Do We Really Need to Turn Our Electronic Devices Off During Takeoff and Landing?

We are all familiar with the instructions to power down anything with an on/off switch before takeoff or landing. The Federal Aviation Administration prohibits use of electronics when the cabin door is closed for departure and the seat belt light is turned on, and also when the plane is landing.

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But just how dangerous are these electronic devices? Many frequent fliers consider their gadgets as a nice antidote to the stress that comes from booking cheap flights and being herded like cattle through security and boarding. Here is the current state of regulations about passenger use of electronics during flights.

The Rule
The FAA says that passengers are not allowed to operate “any portable electronic device” on a plane that is in operation. However, airlines usually allow use of laptops, tablet computers, and gaming devices that do not emit radio signals once the aircraft has climbed above an altitude of 10,000 feet.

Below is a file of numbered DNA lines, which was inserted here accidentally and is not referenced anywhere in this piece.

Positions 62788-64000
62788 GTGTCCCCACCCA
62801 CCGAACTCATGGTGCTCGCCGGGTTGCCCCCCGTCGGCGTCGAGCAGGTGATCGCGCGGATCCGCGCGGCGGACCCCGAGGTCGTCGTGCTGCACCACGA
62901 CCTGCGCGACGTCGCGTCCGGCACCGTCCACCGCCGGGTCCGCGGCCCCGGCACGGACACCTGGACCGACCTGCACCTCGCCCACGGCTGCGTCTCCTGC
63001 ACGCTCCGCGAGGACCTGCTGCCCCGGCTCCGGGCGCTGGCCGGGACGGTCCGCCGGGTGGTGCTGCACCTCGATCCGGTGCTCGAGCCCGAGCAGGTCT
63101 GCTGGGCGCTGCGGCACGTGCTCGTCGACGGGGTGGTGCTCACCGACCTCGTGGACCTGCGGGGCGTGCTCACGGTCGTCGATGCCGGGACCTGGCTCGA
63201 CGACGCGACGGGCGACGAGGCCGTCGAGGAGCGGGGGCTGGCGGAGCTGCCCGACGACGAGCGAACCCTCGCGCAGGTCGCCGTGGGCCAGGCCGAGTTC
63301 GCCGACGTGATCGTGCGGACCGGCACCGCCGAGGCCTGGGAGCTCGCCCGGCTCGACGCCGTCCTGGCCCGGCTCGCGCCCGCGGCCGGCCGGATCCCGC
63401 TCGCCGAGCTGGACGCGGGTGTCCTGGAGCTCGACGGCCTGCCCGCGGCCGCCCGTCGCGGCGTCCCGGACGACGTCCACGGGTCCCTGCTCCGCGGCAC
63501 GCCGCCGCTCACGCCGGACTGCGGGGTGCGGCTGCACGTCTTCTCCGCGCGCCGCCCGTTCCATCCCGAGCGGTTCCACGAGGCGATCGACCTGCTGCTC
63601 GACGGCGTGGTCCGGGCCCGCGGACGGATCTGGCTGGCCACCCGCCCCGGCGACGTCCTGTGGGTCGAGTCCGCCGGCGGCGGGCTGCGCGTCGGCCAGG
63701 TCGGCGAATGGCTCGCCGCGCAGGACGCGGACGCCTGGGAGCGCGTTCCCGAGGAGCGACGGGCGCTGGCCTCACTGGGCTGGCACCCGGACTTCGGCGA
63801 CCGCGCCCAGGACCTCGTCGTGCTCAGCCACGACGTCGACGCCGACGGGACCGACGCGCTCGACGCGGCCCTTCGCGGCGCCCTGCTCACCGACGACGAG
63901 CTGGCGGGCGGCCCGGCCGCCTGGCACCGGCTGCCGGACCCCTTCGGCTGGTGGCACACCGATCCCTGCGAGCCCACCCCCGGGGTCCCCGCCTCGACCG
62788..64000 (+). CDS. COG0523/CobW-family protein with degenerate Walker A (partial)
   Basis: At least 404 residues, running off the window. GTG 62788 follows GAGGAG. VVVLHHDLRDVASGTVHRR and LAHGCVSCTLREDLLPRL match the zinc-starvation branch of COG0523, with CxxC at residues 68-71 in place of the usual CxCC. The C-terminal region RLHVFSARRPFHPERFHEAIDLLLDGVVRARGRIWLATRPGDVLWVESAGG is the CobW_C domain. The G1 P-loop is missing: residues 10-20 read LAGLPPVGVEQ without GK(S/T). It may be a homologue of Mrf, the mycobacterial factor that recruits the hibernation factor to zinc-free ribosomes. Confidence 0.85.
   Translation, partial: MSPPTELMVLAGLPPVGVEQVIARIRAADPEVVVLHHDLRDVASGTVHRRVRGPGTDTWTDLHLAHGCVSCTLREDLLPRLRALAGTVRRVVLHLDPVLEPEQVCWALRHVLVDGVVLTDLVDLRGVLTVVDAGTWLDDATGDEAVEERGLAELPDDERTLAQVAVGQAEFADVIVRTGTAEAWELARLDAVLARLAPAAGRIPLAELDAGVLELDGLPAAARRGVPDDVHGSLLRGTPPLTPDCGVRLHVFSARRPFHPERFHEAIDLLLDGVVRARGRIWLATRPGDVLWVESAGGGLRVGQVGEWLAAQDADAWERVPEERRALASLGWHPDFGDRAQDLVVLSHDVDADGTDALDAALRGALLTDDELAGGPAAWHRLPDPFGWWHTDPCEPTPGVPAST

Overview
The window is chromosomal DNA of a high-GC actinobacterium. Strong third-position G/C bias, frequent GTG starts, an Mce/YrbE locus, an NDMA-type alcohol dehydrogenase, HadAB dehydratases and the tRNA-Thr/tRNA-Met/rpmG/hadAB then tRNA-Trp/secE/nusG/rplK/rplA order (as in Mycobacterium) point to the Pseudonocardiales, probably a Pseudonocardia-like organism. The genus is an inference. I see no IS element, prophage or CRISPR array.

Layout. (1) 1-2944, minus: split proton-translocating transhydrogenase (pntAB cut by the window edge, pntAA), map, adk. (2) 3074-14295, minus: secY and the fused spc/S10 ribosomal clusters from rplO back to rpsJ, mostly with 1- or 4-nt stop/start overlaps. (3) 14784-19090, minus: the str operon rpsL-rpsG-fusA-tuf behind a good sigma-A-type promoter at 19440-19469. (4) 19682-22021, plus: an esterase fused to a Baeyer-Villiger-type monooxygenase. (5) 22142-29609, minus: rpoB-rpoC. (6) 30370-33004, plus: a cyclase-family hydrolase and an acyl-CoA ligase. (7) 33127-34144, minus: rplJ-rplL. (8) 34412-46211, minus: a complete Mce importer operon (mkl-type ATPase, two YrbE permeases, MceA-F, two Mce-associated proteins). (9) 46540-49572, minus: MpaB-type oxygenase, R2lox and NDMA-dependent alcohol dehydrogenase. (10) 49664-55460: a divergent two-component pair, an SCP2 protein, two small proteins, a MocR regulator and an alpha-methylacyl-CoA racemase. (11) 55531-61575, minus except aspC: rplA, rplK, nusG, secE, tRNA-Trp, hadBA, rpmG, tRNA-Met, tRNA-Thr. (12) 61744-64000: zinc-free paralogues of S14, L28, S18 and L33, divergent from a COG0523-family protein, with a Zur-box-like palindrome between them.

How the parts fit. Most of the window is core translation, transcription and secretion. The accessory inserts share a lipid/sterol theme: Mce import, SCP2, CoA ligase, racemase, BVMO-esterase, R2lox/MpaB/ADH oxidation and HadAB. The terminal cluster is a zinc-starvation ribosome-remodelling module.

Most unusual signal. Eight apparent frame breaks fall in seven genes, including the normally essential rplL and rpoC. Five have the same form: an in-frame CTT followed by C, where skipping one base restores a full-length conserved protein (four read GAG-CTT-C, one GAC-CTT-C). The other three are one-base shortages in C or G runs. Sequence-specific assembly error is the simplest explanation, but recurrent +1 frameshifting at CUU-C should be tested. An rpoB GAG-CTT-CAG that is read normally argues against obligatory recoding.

The Reason for the Rule
FAA rules on electronics on flights were enacted because of fears that transmissions from them could interfere with aircraft navigation and communication systems. Furthermore, a Federal Communications Commission ruling prohibits the use of cell phones on planes in flight because of concerns they would interfere with ground-based cellular networks. Those who have studied aircraft electronics state that the risks are very small, but consider the FAA rule to be a case of “better safe than sorry.”

Tests on Aircraft Electronics Systems
The FAA admits it does not know of any plane accidents linked to interference caused by personal electronics, but they still prefer to err on the cautious side. Anecdotal evidence is sketchy too, though there has been one report of a Boeing 757’s fuel gauge going blank after takeoff but then recovering function later in the flight. The crew in that case suspected that passenger electronic devices on board were responsible for the glitch.

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A 2003 study by Carnegie Mellon University concluded that though there is no evidence of any accidents being caused by passenger electronics, the risk is still real. The report by the authors of the study said, “The data support a conclusion that continued use of portable (radio frequency)-emitting devices such as cell phones will, in all likelihood, someday cause an accident by interfering with critical cockpit instruments such as GPS receivers.”

Are Changes Coming?
The FAA shows no indication of changing the rules for passengers any time soon. Ironically, the FAA did recently give approval for pilots to use iPads in the cockpit at any time, including during takeoff and landing. The first airline to adopt this practice on its 777s is American Airlines.

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Published: December 29, 2011